The roadway will be divided into four different segments of U.S. 1 construction, DOT said in March 2006. DOT said that each section should take two years or more to construct depending on the length and that two or more sections may be under construction at the same time.
Jefferson County supports Obama, Glascock McCain in recent primary
By Carol McLeod
The voter turnout for Jefferson County’s presidential primary held Tuesday, Feb. 5, was about 40 percent, according to information from the probate court.
Out of a total of 8,989 registered voters in the county, only 3,606 or 40.12 percent, voted that day. Of those, 289 were absentee ballots.
The polling station at Stapleton Crossroads had the highest turnout, with 46.22 percent. The lowest turnout was Louisville, with 33.33 percent.
On the democratic side of the campaign, the clear choice was Barack Obama with 1,598 votes, or 69.24 percent. Hillary Clinton was next with 624 votes, or 27.04 percent.
John Edwards received 41 votes, Joe Biden 15, Dennis J. Kucinich 12, Bill Richardson nine, Mike Gravel five and Chris Dodd four.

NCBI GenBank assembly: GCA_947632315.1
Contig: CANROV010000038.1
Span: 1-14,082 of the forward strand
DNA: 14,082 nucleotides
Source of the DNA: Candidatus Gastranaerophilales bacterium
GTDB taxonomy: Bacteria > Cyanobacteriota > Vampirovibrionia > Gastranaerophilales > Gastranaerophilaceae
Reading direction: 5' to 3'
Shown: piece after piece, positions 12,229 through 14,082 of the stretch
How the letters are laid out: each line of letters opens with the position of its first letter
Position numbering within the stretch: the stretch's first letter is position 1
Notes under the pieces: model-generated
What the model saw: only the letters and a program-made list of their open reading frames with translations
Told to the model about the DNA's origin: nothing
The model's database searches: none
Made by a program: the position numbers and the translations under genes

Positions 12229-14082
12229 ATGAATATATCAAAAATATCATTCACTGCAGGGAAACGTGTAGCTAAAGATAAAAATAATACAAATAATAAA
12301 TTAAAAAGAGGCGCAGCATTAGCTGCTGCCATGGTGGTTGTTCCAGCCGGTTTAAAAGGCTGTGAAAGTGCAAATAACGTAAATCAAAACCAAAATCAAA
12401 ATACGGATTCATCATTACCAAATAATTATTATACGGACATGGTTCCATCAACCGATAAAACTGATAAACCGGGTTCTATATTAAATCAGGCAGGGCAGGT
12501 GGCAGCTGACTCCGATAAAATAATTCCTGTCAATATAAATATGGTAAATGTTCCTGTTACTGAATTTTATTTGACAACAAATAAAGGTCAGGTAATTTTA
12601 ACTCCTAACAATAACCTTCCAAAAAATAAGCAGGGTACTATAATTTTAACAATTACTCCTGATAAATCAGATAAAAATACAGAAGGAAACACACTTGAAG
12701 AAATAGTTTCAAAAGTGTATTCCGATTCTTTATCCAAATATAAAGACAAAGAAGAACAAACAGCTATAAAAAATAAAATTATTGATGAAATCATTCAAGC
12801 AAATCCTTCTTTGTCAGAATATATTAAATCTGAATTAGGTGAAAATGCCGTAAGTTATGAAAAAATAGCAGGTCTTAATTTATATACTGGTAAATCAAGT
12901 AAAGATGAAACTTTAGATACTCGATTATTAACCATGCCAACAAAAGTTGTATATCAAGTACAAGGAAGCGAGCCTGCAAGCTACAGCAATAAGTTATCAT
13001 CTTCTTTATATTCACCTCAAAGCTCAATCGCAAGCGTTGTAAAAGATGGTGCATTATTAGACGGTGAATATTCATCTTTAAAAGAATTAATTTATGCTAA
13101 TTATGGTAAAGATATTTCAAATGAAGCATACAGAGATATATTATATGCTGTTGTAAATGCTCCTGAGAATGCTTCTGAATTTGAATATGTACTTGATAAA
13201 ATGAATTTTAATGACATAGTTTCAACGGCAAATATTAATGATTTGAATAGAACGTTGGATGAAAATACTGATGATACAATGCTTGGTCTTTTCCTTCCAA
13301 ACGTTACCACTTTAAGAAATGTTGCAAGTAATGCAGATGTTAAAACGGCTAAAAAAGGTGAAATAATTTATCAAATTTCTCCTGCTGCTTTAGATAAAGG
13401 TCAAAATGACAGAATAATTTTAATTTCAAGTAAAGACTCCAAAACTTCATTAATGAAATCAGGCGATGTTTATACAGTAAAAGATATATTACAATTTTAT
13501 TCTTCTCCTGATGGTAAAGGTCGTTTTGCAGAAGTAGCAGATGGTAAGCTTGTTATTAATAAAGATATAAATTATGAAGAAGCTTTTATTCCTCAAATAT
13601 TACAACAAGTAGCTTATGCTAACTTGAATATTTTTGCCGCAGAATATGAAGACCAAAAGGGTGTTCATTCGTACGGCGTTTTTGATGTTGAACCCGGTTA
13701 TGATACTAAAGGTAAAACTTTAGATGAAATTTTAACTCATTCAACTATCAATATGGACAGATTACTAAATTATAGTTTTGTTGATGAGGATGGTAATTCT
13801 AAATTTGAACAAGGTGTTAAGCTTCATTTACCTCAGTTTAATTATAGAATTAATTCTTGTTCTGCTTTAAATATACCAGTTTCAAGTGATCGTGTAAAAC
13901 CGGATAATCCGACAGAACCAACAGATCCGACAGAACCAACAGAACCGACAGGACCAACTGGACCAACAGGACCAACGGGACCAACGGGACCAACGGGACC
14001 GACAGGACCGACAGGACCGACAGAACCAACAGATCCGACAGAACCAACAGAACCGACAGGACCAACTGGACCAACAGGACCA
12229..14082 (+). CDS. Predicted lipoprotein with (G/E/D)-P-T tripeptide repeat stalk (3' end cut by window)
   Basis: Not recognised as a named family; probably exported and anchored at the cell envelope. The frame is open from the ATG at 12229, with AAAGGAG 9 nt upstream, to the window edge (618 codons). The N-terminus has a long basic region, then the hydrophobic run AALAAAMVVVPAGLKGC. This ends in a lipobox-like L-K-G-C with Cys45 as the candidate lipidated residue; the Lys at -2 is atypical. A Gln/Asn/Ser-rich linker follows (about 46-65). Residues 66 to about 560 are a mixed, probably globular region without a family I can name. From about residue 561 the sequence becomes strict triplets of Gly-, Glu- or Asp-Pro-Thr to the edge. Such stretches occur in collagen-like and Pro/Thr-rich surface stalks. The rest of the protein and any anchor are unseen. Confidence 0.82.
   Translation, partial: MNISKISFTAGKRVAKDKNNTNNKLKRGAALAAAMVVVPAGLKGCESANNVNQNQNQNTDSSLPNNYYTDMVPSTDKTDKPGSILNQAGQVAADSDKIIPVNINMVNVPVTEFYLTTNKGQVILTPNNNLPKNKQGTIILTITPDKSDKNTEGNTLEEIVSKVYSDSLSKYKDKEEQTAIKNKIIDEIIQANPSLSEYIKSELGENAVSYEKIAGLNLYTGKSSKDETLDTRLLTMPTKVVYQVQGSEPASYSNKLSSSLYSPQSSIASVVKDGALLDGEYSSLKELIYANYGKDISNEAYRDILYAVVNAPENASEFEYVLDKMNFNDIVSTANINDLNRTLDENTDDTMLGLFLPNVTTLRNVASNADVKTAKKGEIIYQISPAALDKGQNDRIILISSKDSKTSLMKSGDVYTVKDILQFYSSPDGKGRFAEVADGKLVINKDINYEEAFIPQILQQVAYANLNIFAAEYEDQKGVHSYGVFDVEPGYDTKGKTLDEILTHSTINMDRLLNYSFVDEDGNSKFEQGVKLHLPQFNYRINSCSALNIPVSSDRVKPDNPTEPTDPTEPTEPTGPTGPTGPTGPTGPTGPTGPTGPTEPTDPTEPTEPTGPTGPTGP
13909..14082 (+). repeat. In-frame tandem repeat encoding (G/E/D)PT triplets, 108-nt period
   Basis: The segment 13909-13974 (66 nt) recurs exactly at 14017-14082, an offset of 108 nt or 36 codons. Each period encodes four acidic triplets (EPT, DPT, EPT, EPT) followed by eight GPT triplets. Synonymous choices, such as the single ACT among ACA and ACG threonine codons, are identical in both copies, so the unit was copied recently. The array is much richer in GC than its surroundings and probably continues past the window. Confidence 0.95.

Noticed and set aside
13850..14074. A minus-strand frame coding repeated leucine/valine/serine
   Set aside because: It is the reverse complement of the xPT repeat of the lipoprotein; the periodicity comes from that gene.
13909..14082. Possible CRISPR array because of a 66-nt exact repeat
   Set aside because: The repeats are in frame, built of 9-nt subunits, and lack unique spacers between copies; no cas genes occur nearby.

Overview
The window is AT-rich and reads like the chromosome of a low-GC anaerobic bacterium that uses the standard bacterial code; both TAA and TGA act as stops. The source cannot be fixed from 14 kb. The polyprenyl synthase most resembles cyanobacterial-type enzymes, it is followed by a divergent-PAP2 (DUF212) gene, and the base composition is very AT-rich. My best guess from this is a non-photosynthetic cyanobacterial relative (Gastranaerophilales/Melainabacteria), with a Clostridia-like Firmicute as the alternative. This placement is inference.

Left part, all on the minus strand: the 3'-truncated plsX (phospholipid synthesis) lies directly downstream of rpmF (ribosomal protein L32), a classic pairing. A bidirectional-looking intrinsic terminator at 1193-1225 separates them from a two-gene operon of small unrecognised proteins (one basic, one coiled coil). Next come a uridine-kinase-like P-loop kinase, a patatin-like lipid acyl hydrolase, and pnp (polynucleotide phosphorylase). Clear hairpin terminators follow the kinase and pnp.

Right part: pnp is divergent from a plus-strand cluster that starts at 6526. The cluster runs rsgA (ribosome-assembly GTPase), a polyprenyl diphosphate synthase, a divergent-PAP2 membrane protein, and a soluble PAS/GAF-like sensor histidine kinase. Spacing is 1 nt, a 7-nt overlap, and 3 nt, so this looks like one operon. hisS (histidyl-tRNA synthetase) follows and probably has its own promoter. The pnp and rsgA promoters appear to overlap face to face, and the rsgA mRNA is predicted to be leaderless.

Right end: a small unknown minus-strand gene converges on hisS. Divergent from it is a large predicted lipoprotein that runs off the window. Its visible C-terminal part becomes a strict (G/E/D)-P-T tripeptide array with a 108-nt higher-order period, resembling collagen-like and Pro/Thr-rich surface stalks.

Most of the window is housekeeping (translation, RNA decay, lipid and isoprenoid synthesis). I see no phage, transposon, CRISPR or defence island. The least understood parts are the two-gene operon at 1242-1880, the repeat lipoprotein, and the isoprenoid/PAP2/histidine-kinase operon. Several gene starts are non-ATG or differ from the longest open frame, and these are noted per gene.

For the republicans, John McCain was the preferred candidate, receiving 573 votes, or 45.66 percent. Mike Huckabee was next in line, receiving 480 votes, or 38.25 percent. Mitt Romney received 159, Ron Paul 24, Fred Thompson nine, Rudy Giuliani five, Alan Keyes four and Duncan Hunter one. Tom Tancredo received no votes.
The total number of people voting for republicans in Jefferson County’s primary is 1,255. The total who voted for democrats is 2,308.
There is a count of 43 votes not counted in the primary.
“Those were absentee ballots that didn’t come in,” said Judge Q. L. Bryant of the probate court. Bryant said the machine that issues the absentee ballots to be mailed out to voters counts those ballots that are issued. If ballots are not returned within the time required, they cannot be counted.
Last Tuesday, registered voters went out to vote in the presidential primaries to decide a candidate for the republican and democratic parties.
In Glascock County 37 percent or 597 of the 1,607 registered voters cast a ballot during the election.
In the republican ring, John McCain received 41.75 percent or 167 votes of the total 400 votes, while his closest competitor was Mike Huckabee who received 35 percent or 140 votes. Though Mitt Romney dropped out of the race the next day, he received 81 or 20.25 percent of the votes. Ron Paul received 5, Fred Thompson 4, Rudy Guiliani and both Duncan Hunter and Tom Tancredo received 0.